Tuesday, October 22, 2013
C.A. Rejects Second Amendment Challenge to Assault Weapons Ban
By KENNETH OFGANG, Staff Writer
The Fourth District Court of Appeal yesterday upheld the constitutionality of California’s ban on assault weapons.
Div. One affirmed William Zondarak’s conviction for violation of the Assault Weapons Control Act. A San Diego Superior Court judge found him guilty and sentenced him to the two days in jail he had already served, after he stipulated that he “knowingly possessed an operable semi-automatic CN Romarm AK series rifle” and waived his right to jury trial.
The Court of Appeal, as well as the trial judge, rejected the defendant’s argument that the AWCA violates the Second Amendment, as interpreted in District of Columbia v. Heller (2008) 554 U.S. 570 and McDonald v. City of Chicago (2010) 130 S.Ct. 3020. The cases held that there is a fundamental, individual constitutional right to bear arms, including the possession of a handgun in the home.
Justice Alex McDonald, writing for the Court of Appeal, cited Heller’s admonition that the right to possess firearms is not unlimited and does not extend to every type of weapon. The high court, McDonald noted, expressly reiterated its holding in U.S. v. Miller (1939) 307 U.S. 174, in which it held the Second Amendment did not protect an individual’s right to transport an unregistered short-barreled shotgun in interstate commerce.
The justice elaborated:
“We construe Heller as standing for the proposition that the right secured by the Second Amendment is ‘not a right to keep and carry any weapon whatsoever in any manner whatsoever and for whatever purpose’…but is instead the right to possess and carry weapons typically possessed by law-abiding citizens for lawful purposes such as hunting or self-defense.”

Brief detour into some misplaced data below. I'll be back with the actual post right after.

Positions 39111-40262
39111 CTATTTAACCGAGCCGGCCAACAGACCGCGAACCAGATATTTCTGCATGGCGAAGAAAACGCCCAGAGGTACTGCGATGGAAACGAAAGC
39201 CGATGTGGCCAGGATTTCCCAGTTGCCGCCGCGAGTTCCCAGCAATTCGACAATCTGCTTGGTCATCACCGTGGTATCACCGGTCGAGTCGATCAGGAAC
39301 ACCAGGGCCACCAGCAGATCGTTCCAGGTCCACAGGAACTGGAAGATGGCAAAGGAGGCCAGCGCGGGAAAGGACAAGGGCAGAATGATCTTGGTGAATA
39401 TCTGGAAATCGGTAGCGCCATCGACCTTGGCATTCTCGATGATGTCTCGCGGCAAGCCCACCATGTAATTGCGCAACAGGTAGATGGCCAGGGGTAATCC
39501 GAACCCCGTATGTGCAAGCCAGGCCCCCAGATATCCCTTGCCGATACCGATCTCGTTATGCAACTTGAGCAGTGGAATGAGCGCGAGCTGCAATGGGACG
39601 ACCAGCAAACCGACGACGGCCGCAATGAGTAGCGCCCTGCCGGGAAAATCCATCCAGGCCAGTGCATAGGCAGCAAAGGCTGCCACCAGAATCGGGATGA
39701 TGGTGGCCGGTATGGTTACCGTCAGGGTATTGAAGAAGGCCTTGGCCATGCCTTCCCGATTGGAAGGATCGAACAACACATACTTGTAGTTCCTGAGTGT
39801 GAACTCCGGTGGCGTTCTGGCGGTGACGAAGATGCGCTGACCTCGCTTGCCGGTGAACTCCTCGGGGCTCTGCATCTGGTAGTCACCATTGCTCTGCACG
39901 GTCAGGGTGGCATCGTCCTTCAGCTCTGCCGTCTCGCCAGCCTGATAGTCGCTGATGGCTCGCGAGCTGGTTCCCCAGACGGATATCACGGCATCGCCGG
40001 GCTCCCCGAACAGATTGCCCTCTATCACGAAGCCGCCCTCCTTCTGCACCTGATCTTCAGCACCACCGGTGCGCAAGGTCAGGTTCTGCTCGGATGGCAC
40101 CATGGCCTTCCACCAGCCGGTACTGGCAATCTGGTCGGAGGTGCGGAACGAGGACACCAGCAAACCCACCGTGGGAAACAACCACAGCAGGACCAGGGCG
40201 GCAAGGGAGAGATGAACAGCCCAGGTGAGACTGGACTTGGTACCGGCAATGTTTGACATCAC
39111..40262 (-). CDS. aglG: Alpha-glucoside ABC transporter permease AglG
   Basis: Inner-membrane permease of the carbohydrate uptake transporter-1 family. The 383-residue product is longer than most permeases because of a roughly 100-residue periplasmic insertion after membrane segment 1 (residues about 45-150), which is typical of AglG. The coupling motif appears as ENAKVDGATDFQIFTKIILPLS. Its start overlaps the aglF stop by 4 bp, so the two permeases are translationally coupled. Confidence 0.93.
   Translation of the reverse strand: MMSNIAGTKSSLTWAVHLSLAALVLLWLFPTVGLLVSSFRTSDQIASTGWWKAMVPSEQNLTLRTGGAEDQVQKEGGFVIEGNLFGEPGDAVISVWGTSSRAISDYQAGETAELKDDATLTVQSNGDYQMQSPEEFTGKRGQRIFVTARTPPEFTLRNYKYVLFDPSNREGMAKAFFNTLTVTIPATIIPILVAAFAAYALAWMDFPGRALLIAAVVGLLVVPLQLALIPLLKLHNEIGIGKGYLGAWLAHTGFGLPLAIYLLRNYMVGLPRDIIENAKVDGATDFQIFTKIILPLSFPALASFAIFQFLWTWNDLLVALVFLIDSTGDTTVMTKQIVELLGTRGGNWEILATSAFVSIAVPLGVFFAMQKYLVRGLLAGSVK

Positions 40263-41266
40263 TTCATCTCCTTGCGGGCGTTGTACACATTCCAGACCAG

Third District Case
He cited People v. James (2009) 174 Cal.App.4th 662, in which the Third District held that Heller did not invalidate either the assault weapons ban or the 2004 law banning possession of the .50 caliber BMG rifle. Since-retired Justice Richard Sims wrote in that case that the Supreme Court had not legalized ownership of “unusually dangerous weapons” like the ones used to kill five children on a Stockton playground in 1989—the immediate impetus for passage of the AWCA—or to kill 21 people at a fast-food restaurant in San Ysidro five years earlier.
“We agree with James that the ban on AK series rifles does not impinge on rights protected by the Second Amendment because assault weapons ‘are at least as dangerous and unusual as the short-barreled shotgun’…which Miller concluded (with apparent approval from Heller) was outside the scope of the Second Amendment’s guarantee.”
There was thus no need to determine what level of constitutional scrutiny to apply to Zondarak’s claim, the justice said.
The court also rejected the argument that the AWCA violates the Second Amendment because it allows some weapons that are at least as dangerous as his rifle to be possessed, under at least some circumstances. This is an equal protection argument, which was not raised in the trial court and cannot be argued on appeal, McDonald said.
The case is People v. Zondarak, 13 S.O.S. 5405.
Copyright 2013, Metropolitan News Company